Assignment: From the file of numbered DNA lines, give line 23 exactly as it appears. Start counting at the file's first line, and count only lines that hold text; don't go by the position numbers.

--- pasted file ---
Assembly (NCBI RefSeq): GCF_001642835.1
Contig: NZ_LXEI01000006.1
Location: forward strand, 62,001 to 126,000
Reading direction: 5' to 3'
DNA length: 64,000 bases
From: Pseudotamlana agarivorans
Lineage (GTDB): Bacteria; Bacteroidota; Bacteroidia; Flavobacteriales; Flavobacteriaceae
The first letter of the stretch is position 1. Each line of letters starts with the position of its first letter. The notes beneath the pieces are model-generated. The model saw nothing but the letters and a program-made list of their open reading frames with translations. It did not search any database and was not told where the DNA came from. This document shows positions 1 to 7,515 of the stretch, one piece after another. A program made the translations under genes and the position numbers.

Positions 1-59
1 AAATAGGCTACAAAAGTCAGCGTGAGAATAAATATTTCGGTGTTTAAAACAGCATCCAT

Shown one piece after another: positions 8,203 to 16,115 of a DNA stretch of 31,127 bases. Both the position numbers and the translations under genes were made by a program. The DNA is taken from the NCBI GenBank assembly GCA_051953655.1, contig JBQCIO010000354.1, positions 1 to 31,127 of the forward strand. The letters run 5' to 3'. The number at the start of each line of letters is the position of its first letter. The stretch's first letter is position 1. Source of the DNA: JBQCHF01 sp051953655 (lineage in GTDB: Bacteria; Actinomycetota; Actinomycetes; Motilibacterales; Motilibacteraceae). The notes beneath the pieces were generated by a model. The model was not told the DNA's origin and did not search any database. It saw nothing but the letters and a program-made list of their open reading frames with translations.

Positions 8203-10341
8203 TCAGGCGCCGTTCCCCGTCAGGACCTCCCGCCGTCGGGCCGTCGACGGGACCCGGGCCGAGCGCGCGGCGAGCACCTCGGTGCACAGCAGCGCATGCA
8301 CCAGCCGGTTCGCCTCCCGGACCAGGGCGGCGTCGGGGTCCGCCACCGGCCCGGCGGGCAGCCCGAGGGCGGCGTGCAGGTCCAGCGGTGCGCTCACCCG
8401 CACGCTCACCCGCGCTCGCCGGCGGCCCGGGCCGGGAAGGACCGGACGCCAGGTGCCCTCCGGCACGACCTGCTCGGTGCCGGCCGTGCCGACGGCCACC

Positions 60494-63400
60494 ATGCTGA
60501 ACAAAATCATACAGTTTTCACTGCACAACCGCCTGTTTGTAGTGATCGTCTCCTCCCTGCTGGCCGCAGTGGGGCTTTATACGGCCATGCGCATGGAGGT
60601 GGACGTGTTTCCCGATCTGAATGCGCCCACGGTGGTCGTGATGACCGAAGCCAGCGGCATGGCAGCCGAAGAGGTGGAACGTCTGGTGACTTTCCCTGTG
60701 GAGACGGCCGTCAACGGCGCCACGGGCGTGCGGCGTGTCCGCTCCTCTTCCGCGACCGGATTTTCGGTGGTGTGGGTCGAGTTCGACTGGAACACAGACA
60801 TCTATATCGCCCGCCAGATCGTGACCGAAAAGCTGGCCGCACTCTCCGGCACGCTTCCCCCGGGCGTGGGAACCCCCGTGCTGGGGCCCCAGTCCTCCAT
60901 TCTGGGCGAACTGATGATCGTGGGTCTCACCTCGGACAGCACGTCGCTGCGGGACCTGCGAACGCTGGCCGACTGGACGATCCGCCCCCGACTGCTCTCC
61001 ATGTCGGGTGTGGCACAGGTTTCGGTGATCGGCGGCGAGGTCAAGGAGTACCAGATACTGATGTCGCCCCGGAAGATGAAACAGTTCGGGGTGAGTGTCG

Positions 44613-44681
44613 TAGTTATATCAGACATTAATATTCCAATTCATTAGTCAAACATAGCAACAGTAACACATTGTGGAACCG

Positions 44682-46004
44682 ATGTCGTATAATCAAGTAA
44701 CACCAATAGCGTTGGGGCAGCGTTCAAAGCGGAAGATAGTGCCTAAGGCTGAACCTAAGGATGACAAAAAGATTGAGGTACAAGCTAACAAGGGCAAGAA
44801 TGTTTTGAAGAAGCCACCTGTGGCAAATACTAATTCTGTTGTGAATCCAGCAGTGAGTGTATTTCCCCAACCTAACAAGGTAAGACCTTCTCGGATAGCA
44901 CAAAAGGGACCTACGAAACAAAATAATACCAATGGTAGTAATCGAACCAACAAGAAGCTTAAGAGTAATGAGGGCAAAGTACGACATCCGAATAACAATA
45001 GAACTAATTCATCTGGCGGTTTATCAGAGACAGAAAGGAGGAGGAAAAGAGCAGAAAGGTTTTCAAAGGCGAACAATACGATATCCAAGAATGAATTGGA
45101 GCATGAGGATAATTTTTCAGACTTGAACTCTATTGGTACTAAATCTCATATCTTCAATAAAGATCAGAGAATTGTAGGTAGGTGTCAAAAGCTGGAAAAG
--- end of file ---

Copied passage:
61001 ATGTCGGGTGTGGCACAGGTTTCGGTGATCGGCGGCGAGGTCAAGGAGTACCAGATACTGATGTCGCCCCGGAAGATGAAACAGTTCGGGGTGAGTGTCG